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10 April1977
Celebrating Liberation Day
Enzo Pasi
Music by Mattis Appelquist Dalton. Mix audio Théophile Gagnard

Alfonsine had little left to liberate on 10 April 1945. After months on the front line on the Senio, after Allied bombardments and German mines, 70 per cent of the Romagnolo town was destroyed when the 'Cremona' Combat Group arrived: a unit made up of soldiers from the Italian army disbanded after 8 September 1943, joined by many volunteers, namely partisans from Tuscany, Umbria and the Marches, later framed in the 1st Canadian Army Corps (8th British Army). Twenty-five years later, as always, they marched in procession, from the lower lands to the newly rebuilt centre. Behind the camera on 10 April 1970 is Enzo Pasi, in front are his friends and comrades from the battles then and now, and then his wives, daughters, sons. Almost all of them wear the uniform of the 28th Garibaldi Brigade 'Mario Gordini', that of Arrigo Boldrini, aka Bulow, strategist of the Resistance between Ravenna and Comacchio. In January 1945, the partisans of this formation had obtained from the Allies the right to wear the same uniform as the British, to which they added a red kerchief. And being attached to the 'Cremona', this uniform became an emblem of the group and then of the 10th April liberation.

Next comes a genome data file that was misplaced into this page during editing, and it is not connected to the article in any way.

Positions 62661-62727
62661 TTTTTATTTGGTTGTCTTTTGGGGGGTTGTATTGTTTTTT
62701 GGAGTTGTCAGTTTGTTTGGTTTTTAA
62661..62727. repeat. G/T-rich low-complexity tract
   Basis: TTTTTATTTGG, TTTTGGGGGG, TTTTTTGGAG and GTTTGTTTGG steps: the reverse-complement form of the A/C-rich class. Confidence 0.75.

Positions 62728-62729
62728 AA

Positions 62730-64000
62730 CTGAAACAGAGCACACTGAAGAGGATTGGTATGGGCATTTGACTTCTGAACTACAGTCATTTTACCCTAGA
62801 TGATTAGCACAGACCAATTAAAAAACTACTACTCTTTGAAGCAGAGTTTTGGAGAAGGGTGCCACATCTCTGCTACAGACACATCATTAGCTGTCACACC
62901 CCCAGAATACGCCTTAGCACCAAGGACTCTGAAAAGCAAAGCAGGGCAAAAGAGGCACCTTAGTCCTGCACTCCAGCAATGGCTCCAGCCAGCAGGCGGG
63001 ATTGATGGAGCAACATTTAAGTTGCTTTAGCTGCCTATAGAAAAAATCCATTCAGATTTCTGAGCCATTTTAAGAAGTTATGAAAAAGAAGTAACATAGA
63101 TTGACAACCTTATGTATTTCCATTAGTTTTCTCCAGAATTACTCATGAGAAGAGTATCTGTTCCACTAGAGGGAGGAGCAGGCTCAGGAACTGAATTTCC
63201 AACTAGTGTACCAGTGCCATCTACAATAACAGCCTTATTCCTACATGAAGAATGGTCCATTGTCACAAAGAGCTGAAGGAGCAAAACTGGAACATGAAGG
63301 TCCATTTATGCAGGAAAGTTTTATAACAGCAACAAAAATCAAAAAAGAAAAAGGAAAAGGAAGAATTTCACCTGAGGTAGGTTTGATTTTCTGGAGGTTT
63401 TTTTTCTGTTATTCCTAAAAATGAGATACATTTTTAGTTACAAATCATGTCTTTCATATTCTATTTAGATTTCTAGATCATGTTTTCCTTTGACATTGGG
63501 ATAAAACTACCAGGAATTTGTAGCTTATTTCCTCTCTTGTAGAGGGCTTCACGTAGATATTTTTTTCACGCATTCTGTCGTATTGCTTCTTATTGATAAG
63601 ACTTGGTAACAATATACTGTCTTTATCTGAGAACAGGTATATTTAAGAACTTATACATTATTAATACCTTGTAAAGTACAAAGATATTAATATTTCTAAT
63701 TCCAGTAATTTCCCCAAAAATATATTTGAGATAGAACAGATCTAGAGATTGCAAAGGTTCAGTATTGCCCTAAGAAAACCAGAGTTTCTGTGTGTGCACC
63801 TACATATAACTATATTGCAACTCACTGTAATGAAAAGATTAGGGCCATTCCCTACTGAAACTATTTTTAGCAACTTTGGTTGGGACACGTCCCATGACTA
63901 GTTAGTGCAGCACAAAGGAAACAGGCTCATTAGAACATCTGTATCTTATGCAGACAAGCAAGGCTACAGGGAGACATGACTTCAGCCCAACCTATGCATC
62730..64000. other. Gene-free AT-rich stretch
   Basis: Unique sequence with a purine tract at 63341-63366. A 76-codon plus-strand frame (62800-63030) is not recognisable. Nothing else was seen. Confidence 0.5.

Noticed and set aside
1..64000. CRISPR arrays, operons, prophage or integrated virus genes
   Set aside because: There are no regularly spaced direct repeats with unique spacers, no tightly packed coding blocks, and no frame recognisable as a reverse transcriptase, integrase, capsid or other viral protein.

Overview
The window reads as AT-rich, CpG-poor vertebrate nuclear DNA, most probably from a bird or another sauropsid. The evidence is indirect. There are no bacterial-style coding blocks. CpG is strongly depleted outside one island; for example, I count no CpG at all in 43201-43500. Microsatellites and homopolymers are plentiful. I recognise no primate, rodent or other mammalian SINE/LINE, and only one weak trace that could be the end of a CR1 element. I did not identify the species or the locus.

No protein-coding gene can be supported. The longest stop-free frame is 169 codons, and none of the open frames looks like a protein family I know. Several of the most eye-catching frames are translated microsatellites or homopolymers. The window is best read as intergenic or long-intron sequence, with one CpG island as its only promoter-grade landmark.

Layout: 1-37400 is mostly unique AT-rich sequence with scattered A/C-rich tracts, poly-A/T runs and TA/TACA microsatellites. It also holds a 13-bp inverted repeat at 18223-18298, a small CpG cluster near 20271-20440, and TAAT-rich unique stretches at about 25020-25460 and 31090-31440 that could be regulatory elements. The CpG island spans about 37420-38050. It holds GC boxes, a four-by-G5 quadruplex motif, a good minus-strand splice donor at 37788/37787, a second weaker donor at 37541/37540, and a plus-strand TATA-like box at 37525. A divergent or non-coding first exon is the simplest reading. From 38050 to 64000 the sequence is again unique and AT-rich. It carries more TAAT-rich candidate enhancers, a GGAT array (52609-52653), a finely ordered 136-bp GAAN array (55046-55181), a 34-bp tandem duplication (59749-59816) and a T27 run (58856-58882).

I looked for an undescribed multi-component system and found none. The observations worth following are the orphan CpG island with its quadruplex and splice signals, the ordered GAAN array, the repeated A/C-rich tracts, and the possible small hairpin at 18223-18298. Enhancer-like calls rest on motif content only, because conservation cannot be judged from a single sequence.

In 1970, those parading in the procession are still the protagonists of the liberation, they are ex-combatants and relayettes: who knows what they are discussing, as they walk and smoke, behind the banners. Perhaps of the political crisis in Moscow, as the end of the Troika of Brezhnev, Kosygin and Podgornyj is rumoured? Or of the Israeli bombing of an Egyptian military target that was actually a school? Or of the terrible sinking of the British tanker London Valour in front of the port of Genoa?